Q&A with RAPA director Rainsford Towner

Rainsford Towner. 182565_05

What is something people don’t know about you?

I never sleep, I just pretend I do, then I complain to people that I’m not getting any sleep just in case they notice. The interesting thing is, mostly people don’t – notice that is – and that really keeps me awake.

What has been your most memorable moment?

The death of my youngest son Anton, from leukemia.

What Was Your First Job In Film?

My first paying job in the film industry was as a Projectionist for Village Roadshow at their first Twin cinema complex in Double Bay, Sydney. I would close up there late at night and then head to Kings Cross where the Sydney Filmmakers Coop was, and work on my films. They were heady times.

What film projects are you working on right now?

The very first historically significant, Lantern & Light International Children’s Film Festival is upon us. It opens at the Cameo Cinema in Belgrave with 56 short films across two screens over 3 days made by young people between the ages 6-18. As the festival director that has absorbed my time day and night for the last twelve months. But beside that, my partner Mary Salem and I have a feature film that we began shooting last year with a few improvisational test scenes, with actors, we intend to return to that later this year.

What was your inspiration for starting the Lantern and Light Festival?

We live in a media saturated environment, and I’ve seen what amazingly creative things emerge from young people when they’re given an opportunity to demystify and deconstruct the process of filmmaking to tell their stories. It’s very empowering. I was invited as a guest to the MICE festival in Valencia, and the regional focus they had inspired me. So yes whilst this festival has attracted films from many countries, it’s the regional focus that is the most important. My region, my community, our kids.

What has been the response to the festival?

There has been an incredible response so far, and I would like to see that confirmed by people getting to the cinema and supporting the films of these young people, because right now, they need to see that. They need to see that we care to listen.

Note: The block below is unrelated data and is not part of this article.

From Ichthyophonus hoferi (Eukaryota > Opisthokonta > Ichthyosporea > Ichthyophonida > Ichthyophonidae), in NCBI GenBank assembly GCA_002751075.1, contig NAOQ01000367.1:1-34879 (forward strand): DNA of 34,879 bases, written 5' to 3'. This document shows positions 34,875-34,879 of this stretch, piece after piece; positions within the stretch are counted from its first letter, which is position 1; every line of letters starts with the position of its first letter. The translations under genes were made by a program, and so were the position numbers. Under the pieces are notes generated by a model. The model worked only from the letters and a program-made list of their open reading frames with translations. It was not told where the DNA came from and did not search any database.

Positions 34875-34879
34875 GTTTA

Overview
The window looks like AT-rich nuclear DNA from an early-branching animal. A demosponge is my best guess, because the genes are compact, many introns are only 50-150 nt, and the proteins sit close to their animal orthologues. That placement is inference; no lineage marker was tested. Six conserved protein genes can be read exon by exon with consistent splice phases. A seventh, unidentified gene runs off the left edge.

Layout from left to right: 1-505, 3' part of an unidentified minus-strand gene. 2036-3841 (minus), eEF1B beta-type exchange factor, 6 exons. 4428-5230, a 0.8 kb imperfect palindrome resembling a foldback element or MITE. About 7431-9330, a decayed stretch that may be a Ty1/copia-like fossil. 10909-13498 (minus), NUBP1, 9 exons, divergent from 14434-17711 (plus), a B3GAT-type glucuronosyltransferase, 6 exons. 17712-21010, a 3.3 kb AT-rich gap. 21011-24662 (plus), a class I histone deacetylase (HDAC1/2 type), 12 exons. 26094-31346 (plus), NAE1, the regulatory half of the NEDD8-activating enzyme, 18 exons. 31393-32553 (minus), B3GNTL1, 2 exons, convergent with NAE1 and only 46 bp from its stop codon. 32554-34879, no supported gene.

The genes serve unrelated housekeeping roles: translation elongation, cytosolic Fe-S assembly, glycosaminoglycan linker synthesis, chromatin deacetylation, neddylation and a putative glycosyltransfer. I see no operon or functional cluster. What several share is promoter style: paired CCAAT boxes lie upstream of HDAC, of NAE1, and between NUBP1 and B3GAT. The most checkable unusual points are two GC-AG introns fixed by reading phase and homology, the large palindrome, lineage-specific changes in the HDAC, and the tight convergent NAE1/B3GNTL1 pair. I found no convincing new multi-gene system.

What have you learnt from working with younger people on movie they want to create and on subjects they feel are important?

The LLICFF motto is “GIVING VOICE TO OUR CHILDREN FOR THEIR FUTURE.” And my observation is that there is a generation of young people 10-15 that are going to emerge into this world with empathy, understand and good humour. And they will create the changes that we have been unable to.

What is your favourite Movie?

I love this question because I’ve never been able to work that out. The problem I have is that there are films that have had a great impact on me and therefore my art, and then there are films that are simply great. I shall choose two that at a tender age broadened my perception of what a film can be. Now I shall toss a coin, heads for Antonioni’s BLOW UP, and tails for Jodorowsky’s THE HOLY MOUNTAIN. Ah there it’s landed, can you see it?

What advice would you give to those hoping to pursue a career in film?

Try not to go along to too many ‘How to apply for a grant’ type workshops run by Film Victoria or Screen Australia because their depressing. Instead ask yourself questions you can answer with a camera.

From where did your love of film come from?

Sometimes I look at the ‘idea’ of filmmaking and laugh at the silliness of it, other times I want to be entrenched in the passion of its art form. I was brought up in a country town (Lismore) and when other kids would spend their pocket money on comics I would buy film magazines, especially if they had film reviews of European films in them. Living in a country town they were the only connection I could find to the place I wanted to be. But as for ‘coming from’ somewhere, I don’t know that it’s come from anywhere, it simply is.